Philadelphia’s coolest place to “chill” out.
Are you ready to toss away your ice pack, and get into a cryosauna? This cooling treatment is performed in a walk-in chamber which uses hyper cold temperatures as low as -240 Fahrenheit. Orange Cryo Wellness is the first Philadelphia Business to offer both whole body cryotherapy, and cryofacials, in one location!
Owner Robin Gupta states, “I wanted to bring to Philadelphia what the stars and elite athletes have had access to for maintaining their youthfulness, treating injuries, and fighting inflammation”.
Are you ready to cool off? Here are 5 health benefits of Cryotherapy:
The exposure to the extreme temperatures triggers the release of anti-inflammatory molecules and endorphins. To prep for treatment you are given a robe to change into, and can keep your undergarments on. You cover your hands and feet with special protective socks and gloves. Once standing in the machine, the door closes and you are raised so that your head and neck are out of the cryosauna. The sauna is cooled with liquid nitrogen vapors and the treatment lasts only 3 minutes! With traditional icing protocols, let’s say for a knee injury, an ice pack would be applied for 10-15 min with a break in between multiple applications. Just one cryotherapy session can rapidly increase the speed at which the inflammation decreases, alleviating pain quickly. “Research shows that cryotherapy can provide relief from conditions such as low back pain, osteoarthritis, rheumatoid arthritis, autoimmune diseases, and fibromyalgia”, says Gupta.
There is evidence to support that cryotherapy can also speed up weight loss. The theory is that your body goes into survival mode when exposed to the brutal cold; this boosts your metabolic rate and burns about 500-600 calories in the process.
When you can prevent delayed onset muscle soreness, and quickly alleviate other aches and pains, you can train harder and more often with less downtime. Professional athletes have been using cryotherapy to get back in the game quicker after injury. Now that cryotherapy is more accessible to the general public, it can be used to aid in recovery from strenuous workouts, long distance running, overuse syndromes, prolonged postures, and even a day of golfing. Researchers found that ratings of muscle pain and tiredness were reduced after just the first whole body cryotherapy session.
“I feel rejuvenated when I start my day in the cryosauna” says Gupta. There is evidence that cooling the body can help athletes play with a greater level of intensity. Repeated cryostimulation improves position sense and simple reaction time. 20 sessions of whole body cryotherapy may efficiently enhance neuromuscular performance with an ability to sustain the effects for at least three days. “Each session lasts only 3 min, thus it’s easy to incorporate the therapy into a hectic schedule”, says Gupta.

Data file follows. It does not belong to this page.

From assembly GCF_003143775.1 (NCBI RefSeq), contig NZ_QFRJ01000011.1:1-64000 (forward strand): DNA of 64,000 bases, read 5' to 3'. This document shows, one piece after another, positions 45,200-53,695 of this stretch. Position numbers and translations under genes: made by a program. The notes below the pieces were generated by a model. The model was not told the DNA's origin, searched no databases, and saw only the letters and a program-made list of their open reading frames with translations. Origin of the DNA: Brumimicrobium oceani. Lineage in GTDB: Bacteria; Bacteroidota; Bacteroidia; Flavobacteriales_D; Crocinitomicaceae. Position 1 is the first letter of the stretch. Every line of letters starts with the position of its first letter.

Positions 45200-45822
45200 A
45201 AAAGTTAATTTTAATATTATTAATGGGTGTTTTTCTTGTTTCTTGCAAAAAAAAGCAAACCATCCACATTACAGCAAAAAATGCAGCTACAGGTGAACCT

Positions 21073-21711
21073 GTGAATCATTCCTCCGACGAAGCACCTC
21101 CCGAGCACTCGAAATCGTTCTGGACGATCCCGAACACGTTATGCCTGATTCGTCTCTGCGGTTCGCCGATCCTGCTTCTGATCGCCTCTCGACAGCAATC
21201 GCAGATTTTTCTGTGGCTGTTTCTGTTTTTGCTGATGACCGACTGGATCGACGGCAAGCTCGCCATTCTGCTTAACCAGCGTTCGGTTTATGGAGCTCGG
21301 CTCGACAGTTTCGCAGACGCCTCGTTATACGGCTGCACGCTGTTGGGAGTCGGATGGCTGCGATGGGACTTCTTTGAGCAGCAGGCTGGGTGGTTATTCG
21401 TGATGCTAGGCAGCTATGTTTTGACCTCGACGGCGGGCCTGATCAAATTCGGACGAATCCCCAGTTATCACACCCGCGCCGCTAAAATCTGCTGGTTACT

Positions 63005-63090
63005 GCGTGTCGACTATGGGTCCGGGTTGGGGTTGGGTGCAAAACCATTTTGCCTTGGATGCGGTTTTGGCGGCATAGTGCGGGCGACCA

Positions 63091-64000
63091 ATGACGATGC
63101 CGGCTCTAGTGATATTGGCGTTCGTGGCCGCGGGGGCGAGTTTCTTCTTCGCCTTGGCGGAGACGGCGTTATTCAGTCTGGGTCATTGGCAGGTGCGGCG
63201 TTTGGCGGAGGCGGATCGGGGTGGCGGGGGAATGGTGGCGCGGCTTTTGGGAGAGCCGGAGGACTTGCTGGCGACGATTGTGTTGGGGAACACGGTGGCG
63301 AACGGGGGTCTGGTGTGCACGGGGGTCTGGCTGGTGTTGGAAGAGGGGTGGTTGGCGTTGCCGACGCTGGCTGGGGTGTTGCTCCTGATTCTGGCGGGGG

Collagen is a protein that gives the skin its strength and structure. Collagen production declines with age, and is reduced by exposure to ultraviolet light and other environmental factors. Cryofacials stimulate collagen production, providing an effective anti-aging strategy. Facials take 6-8 min and the benefits include tighter pores, reduced sagging, and firmer skin. The best part according to Gupta, “the facials are non-invasive compared to other treatment options that are available”.
Is it safe?
YES! Whole body cryotherapy was originally developed in Japan in 1978 for the treatment of rheumatoid arthritis, and the benefits have been studied and refined in Europe since that time. Problems have only arisen if a client steps into the machine with wet clothing, especially wet socks, as water will freeze immediately at these temperatures. Towards the end of the session, you may get a ‘pins and needles’ sensation, which disappears immediately after the treatment.
The following conditions are contraindications to whole body cryotherapy: Pregnancy, severe Hypertension (BP> 160/100), acute or recent myocardial infarction, unstable angina pectoris, arrhythmia, symptomatic cardiovascular disease, cardiac pacemaker, peripheral arterial occlusive disease and severe anemia. Always consult with a healthcare practitioner if you are unsure.